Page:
On Saturday, May 19, I ended up at Elitch Gardens in the early afternoon. Throngs of adolescents surrounded me as I made my way through the security line, only to hold it up [clueless tourist/obnoxious coaster enthusiast] style (take your pick) with that must-have fashion accessory, the fanny pack. Apparently gravy isn't a "necessary medical item" (I beg to differ).
While expecting to enjoy myself, I had heard mostly bad-to-neutral reviews of the park, which supposedly lost all its charm (and all but one of its existing coasters) after its 1995 move to downtown Denver, Colorado from a location further out in the city. It's also easy to see that the coaster collection is fairly generic, and very modest for what could be called a "major" park. How did my day turn out?
A little-publicized (even on TPR!) benefit available at Elitch Gardens is Rapid Ride, a skip-the-line system that is probably closest in practice to Cedar Fair's Fast Lane, The Great Escape's Go Fast Pass, and SeaWorld's Quick Queue. The unlimited version, VIP Rapid Ride, costs a reasonable $29.99 plus a few sneaky dollars' tax, and the basic (one lap per ride) version boasts a base price of only $14.99. All coasters except Sidewinder are available, plus Ghost Blasters, Tower of Doom, Shake Rattle and Roll, and a couple water rides. Unfortunately, I discovered that Half Pipe and Tower of Doom also offer a single rider queue, which of course decreases the value per ride of the paid system.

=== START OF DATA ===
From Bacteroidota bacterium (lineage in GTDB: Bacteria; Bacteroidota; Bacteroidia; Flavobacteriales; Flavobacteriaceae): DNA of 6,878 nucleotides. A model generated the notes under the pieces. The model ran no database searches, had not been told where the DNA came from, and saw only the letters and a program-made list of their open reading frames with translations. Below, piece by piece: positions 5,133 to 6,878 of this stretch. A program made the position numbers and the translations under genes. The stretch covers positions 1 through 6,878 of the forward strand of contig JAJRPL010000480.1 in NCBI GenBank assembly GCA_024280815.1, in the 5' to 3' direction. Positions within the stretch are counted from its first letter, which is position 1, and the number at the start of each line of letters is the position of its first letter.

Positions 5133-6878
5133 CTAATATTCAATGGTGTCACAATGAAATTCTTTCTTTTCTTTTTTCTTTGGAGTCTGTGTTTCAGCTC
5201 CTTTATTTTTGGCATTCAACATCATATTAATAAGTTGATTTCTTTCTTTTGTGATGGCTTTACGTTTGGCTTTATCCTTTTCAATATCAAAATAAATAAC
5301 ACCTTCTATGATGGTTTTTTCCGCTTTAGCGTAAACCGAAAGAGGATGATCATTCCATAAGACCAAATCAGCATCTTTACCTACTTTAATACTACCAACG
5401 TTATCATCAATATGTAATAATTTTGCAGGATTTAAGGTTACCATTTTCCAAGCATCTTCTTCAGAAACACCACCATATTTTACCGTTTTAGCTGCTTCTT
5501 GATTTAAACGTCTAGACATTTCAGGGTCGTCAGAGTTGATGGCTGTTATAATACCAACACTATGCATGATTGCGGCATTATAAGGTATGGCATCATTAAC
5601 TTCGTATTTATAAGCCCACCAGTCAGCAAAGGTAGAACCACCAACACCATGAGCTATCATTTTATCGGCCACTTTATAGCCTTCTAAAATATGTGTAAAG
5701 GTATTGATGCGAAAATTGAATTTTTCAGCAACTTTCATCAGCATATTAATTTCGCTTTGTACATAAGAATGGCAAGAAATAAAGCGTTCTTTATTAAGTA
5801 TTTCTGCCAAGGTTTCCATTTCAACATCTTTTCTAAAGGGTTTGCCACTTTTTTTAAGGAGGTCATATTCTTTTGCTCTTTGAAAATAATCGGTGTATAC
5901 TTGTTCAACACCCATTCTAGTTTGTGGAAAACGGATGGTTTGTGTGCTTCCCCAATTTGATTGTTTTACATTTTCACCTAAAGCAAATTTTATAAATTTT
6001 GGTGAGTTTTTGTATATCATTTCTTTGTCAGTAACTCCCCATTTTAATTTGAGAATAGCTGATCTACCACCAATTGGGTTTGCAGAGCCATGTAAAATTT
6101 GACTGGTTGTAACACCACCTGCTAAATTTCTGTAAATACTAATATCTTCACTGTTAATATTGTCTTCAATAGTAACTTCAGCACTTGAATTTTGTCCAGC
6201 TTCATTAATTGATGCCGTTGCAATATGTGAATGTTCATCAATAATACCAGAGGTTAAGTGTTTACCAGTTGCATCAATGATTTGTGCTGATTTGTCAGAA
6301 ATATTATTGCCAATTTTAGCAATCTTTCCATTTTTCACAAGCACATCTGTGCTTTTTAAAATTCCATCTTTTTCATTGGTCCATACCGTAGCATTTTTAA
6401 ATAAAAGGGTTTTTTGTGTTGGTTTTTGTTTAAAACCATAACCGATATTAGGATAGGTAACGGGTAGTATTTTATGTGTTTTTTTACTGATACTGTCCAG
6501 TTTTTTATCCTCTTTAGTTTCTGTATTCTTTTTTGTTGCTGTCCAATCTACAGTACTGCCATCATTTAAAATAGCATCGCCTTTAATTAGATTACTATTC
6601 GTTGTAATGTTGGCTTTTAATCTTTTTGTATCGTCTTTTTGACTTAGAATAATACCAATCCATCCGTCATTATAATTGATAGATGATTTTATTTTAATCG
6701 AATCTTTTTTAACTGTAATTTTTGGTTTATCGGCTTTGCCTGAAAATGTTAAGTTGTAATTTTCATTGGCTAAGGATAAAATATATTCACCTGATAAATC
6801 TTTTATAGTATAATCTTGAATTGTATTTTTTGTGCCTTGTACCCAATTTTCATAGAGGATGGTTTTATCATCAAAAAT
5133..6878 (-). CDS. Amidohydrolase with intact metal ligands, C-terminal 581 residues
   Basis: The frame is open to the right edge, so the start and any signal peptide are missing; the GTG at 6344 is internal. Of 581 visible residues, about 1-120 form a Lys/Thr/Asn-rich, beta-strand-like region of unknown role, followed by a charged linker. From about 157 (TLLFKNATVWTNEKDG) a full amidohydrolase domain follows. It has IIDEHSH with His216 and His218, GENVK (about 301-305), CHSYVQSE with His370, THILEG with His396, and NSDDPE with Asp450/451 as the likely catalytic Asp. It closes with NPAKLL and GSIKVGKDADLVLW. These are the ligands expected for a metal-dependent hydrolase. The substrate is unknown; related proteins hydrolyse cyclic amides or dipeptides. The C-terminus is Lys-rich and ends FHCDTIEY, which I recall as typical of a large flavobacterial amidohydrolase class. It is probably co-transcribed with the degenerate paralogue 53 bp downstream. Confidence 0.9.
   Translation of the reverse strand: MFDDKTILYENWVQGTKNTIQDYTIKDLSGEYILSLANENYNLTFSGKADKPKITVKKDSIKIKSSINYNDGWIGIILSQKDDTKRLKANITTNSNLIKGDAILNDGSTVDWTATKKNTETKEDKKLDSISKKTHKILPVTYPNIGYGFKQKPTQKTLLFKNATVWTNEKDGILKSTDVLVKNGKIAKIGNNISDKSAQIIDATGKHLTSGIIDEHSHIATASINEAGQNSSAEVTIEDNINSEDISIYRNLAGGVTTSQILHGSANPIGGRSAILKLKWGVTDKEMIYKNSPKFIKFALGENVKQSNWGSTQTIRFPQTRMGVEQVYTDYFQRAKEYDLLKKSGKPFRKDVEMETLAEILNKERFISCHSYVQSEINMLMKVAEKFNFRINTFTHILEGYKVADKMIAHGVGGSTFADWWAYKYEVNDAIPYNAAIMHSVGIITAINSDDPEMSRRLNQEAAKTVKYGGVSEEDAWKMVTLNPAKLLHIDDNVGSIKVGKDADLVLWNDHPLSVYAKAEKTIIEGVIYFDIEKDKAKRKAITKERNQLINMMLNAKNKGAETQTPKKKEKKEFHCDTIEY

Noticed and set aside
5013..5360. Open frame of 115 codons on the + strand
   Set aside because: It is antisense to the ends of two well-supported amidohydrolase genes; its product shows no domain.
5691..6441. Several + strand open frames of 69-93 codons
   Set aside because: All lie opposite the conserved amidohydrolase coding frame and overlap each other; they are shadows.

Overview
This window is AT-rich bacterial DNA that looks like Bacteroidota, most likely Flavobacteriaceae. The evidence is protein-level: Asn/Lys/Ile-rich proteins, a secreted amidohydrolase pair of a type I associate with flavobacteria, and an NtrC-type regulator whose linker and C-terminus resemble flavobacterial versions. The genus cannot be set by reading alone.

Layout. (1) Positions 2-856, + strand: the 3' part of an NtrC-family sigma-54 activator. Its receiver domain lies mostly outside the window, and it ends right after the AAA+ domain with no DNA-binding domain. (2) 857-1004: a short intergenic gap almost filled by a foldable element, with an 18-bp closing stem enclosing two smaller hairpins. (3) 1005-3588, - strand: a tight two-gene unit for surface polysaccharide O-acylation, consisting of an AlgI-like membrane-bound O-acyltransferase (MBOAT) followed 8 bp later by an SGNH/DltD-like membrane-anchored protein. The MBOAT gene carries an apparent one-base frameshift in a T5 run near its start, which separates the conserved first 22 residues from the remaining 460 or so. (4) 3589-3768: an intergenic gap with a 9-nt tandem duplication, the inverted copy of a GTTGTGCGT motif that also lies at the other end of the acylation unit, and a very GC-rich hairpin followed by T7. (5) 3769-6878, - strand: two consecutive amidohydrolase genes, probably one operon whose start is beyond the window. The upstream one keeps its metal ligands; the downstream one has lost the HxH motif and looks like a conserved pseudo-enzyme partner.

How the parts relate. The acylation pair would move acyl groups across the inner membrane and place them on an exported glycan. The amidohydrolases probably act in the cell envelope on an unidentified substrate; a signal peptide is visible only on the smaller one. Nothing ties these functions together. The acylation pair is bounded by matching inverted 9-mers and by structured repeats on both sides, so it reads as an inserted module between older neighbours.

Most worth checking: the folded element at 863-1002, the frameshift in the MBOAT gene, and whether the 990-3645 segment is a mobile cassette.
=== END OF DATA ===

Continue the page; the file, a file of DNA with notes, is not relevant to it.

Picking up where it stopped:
Overall, I was impressed with the VIP Rapid Ride experience. Guest service was average to very good, rider response was not harsh or intimidating, and I consistently rode within one to three trains of arriving. Seating choice varied, and I'm not sure if the differences were due to crowd levels, individual ride policies, or operator discretion. On Boomerang, a third row seat was always assigned (after a short wait); on Twister II I always had free choice; and on Mind Eraser I was assigned toward the front once and once specifically told I could ride any seat, including front or back. Time saved varied, but overall worked out to make this a cost-effective and convenient choice.
A major problem with Rapid Ride is signage. I only noticed a few signs with specific, accurate instructions. Generally, you board through the exit, but in many cases there were Rapid Ride signs or painted instructions that lead "nowhere," but no signage on or pointing towards the actual exit path. At Ghost Blasters, the Rapid Ride queue was chained off even when open for business (and clearly warranted based on the main queue).
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